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Dragon fruit dye to replace synthetic products

by Yucatan Times
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With the aim of providing options in the use of new natural dyes, researchers from the Yucatan Scientific Research Center (CICY) study the advantages offered by the Pitaya (Stenocereus queretaroensis), also known in English as “Dragon Fruit”.

“For the study they are based on the wide range of nutritional and physical-chemical properties of that fruit, such as its great water solubility, resistance to color loss by heat, as well as its bioactive properties as an antioxidant and anti-inflammatory,” reports CICY.

María de Lourdes Miranda Ham, a researcher at the Plant Biochemistry and Molecular Biology Unit of CICY, explained that in this basic science project, backed by Conacyt, the biosynthesis of betalains (nitrogen pigments) produced by the Dragon fruit (Stenocereus queretaroensis).

“This variety is different from the Yucatecan pitahaya, although both belong to the same family of cacti”, said the doctor.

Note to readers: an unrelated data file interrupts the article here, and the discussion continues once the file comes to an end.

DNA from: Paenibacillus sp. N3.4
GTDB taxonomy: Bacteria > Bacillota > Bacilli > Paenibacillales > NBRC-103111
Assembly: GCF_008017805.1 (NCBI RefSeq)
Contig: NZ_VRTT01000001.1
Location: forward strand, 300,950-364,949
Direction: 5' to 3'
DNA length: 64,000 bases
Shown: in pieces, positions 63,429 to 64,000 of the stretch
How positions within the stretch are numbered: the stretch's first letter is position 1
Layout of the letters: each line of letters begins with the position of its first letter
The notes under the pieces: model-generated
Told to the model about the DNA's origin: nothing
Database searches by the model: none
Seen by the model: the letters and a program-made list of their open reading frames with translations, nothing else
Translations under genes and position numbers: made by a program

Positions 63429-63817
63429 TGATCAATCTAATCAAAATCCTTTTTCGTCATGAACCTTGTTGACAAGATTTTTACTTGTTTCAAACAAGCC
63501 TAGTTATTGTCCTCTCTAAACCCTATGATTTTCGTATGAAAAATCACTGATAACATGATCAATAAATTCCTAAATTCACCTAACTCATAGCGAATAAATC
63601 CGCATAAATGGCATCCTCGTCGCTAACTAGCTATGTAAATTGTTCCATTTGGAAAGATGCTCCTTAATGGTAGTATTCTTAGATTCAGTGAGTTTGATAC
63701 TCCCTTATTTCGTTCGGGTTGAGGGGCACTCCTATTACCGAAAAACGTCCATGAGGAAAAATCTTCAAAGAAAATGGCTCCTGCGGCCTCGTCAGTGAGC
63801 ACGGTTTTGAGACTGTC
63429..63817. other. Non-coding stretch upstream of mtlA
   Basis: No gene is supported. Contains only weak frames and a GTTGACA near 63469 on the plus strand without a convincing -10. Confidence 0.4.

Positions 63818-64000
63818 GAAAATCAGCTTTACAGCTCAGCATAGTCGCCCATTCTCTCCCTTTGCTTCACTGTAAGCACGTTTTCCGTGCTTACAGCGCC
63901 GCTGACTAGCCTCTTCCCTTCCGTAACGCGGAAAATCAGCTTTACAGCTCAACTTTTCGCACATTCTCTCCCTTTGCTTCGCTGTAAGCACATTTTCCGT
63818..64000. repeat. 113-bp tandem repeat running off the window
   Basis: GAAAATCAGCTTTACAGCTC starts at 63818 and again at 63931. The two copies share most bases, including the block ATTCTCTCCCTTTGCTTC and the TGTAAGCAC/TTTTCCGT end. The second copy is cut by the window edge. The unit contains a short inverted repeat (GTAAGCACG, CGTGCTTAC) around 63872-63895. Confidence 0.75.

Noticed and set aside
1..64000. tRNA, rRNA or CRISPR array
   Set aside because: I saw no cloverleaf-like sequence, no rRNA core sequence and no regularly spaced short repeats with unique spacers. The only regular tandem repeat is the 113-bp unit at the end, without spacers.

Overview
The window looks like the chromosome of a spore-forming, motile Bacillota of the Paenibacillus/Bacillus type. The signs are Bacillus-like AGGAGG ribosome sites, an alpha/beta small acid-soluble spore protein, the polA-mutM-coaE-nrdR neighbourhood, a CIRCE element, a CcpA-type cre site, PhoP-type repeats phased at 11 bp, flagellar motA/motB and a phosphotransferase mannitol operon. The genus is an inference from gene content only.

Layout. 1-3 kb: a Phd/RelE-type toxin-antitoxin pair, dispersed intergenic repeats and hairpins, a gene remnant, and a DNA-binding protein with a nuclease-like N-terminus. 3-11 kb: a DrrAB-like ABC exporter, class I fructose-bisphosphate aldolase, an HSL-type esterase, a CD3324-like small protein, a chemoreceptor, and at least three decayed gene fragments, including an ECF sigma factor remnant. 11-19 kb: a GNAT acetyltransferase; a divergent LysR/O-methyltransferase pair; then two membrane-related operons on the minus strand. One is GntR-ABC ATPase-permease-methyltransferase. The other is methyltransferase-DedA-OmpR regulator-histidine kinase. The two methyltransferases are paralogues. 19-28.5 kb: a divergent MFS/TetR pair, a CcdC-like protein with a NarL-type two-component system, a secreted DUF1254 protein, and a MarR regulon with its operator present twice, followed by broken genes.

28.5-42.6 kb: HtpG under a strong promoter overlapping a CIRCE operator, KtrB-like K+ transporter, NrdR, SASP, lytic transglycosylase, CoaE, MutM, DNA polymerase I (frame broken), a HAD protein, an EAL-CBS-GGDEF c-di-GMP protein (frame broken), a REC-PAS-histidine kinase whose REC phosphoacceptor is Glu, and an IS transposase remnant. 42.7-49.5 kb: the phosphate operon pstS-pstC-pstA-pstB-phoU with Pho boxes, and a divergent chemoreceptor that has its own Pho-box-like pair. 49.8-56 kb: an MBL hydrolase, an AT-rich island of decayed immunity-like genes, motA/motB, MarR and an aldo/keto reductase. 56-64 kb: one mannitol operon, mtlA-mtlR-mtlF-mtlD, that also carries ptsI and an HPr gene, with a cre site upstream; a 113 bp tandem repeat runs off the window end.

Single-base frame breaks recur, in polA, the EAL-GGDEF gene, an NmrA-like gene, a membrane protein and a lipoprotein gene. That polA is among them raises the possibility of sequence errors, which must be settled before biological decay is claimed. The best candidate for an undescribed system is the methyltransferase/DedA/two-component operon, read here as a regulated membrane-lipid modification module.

“The process of obtaining dyes from vegetables or fruits is common since pre-Hispanic times. These natural substances were used to color different products, such as textiles and also food; for example, the cochinita pibil in which the achiote is used as a dye, ”he said.

Jorge Luis Araujo Sánchez, a graduate student in Biochemistry and Molecular Biology at CICY, explained that betalains are specialized metabolites, synthesized by certain species belonging to the order of “Caryophyllales“, such as beet, cactus, amaranth and pitaya.

He also stressed the importance of this project, since natural dyes today have an essential value in the food and pharmaceutical industry over synthetic dyes.

“Decades ago the spectrum of artificial colors was very wide, almost any color could be available,” he said.

However, “currently negative implications have been discovered in human health for its indiscriminate use, related to the development of allergies or cancer, so the use of natural sources of color is encouraged.”

At CICY, scientists study the advantages of using dyes that are produced with pitaya and how they would replace artificial ones.

Jorge Luis Araujo Sánchez, a graduate student in Biochemistry and Molecular Biology at CICY, explained that pitaya betalains are soluble in water, so they can be used in food products such as bread or sweets, and it can also be used in pharmaceutical products.

“Currently, the research is in its initial stage, using the modern tools of proteomics, genomics and transcriptomics to study each of the phses of its biosynthesis process”, explained Dr. María de Lourdes Miranda Ham, leader of this investigation.

The Yucatan Times

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